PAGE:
Kelly Micca (BFA ’20) likes to capture what she calls the underestimated, ordinary world.
The arch of a telephone pole on a street corner won’t garner a second glance from most people but Micca is happy to spend hours painting a sliver of the world.
“Landscape painting is slowing down and appreciating, being able to really immerse yourself into that one image and building a relationship with it,” said the third-year painting student.
Micca had been making art through most of high school but an opportunity to study in Rome the summer of her junior year sealed the deal for her future as an artist.
“Once you go to Rome there is no turning back. I thought, ‘Yea, I’m going to be an artist,’” she said. “A lot of my plein air painting started there and I’ve been painting landscapes and people ever since.”
Thousands of miles from Rome, Micca’s studio space in the 9th floor gang studio at PAFA is decorated with her landscapes, the occasional self-portrait and a sculpture of a dog that is waiting to be bronzed. The dog belongs to an art teacher of hers.
“I love the animal drawing class, we’ve been going to the zoo and they brought a horse into class one day,” Micca said. “It’s perfect because I’m sculpting this dog and I was able to study dogs moving when several therapy dogs came to class.”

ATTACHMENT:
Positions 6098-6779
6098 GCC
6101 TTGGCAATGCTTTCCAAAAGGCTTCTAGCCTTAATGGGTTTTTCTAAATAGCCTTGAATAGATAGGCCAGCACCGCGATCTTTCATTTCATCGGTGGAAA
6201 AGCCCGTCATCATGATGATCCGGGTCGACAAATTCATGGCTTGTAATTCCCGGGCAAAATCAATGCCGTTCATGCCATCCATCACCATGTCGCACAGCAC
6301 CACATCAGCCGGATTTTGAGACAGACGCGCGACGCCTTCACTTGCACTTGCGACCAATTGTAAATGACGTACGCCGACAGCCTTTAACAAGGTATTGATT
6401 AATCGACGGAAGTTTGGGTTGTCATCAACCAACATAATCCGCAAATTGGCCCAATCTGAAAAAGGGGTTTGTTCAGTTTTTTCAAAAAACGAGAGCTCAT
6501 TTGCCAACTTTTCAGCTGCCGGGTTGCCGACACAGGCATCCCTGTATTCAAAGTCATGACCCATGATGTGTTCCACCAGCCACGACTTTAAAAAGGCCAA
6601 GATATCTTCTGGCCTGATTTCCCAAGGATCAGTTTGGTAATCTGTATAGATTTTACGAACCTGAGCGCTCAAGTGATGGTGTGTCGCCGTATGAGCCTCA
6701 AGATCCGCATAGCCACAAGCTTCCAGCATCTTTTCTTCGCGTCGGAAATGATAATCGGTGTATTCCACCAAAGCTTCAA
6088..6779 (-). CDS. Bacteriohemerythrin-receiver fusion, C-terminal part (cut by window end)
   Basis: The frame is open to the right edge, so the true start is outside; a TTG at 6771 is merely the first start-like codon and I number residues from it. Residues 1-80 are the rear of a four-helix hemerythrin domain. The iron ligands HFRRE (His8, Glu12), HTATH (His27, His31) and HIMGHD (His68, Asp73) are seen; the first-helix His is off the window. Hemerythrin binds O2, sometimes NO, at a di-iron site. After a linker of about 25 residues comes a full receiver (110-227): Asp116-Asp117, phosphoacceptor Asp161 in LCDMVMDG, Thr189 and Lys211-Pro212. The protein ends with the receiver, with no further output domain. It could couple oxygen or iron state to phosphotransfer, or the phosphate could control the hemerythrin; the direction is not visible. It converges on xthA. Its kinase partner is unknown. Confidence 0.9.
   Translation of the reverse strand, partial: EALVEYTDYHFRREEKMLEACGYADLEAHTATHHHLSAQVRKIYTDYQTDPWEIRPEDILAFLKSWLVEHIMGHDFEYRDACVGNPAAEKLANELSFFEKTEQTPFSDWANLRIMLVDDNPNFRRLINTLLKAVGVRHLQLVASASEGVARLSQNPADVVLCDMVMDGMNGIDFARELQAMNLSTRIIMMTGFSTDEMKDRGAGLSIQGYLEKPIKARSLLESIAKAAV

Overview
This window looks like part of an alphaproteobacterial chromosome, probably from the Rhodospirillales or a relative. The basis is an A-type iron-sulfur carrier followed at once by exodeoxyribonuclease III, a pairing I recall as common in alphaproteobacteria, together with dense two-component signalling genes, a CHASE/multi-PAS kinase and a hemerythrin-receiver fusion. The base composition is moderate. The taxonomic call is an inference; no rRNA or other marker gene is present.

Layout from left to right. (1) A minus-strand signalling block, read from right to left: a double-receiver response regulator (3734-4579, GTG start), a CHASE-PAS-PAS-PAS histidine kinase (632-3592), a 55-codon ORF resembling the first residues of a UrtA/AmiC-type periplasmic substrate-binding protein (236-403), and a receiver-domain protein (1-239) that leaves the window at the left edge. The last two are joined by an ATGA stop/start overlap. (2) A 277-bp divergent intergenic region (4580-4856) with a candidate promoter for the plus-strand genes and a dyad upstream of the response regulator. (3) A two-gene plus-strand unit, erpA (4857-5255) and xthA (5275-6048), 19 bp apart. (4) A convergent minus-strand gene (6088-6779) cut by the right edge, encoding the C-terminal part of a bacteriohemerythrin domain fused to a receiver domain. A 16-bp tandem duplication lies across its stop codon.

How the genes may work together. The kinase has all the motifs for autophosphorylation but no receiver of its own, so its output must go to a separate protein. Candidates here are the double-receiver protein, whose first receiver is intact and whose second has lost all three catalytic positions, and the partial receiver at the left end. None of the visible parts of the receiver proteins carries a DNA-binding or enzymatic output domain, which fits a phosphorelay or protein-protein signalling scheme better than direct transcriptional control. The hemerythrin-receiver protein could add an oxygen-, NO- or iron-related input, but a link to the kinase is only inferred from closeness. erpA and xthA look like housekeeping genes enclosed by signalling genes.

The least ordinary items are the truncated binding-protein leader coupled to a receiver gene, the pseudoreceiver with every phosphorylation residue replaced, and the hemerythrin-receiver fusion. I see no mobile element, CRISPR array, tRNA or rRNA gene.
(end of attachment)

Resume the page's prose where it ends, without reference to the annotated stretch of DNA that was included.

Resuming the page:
When she’s not studying dogs or painting landscapes, Micca often looks to herself for inspiration.
“I’ve been doing self-portraits often, mostly because I’m the most readily available model and I’m also always in my studio so I’ll say okay I’ll do a self-portrait in my studio,” she said.
Her most recent self-portrait is a simple pose alongside a sculpture in her studio. She quickly took a photo of herself on her iPhone and then went to work improving the blurry selfie, taking it from screen to canvas.
Working at a slower pace in her studio is a welcome change from landscape painting and Micca says the different experiences influence each other.
“Being able to mix colors on site quickly and furiously with light changing is really complicated so being able to sit down in the studio and focus on the composition of a painting is nice.”
Working outside with a changing environment presents challenges but it’s an experience Micca loves. She often gets a group of friends together for landscape outings and says the work they produce is a way to capture the memory of a day.
“Some people snap a picture because they think something is beautiful but I take the time to stand there for 3 hours and look at it.”
It’s in those small moments of study that Micca remembers why she’s chosen art for her path in life.
“There was a moment when I was doing a painting in Washington and there were dead birds all around me, I’m on the edge of a cliff, and there’s this bug attacking me like it won’t stop biting me. I could easily fall off and I’m a few feet from a train track and I think I’m trespassing on the property and it’s all to get this one view. The sun is beating on me and I’m sweaty and gross but this is what I do, I love this!” Micca said. “I love the experience of being in this crazy chaotic environment but then producing something that's meaningful.”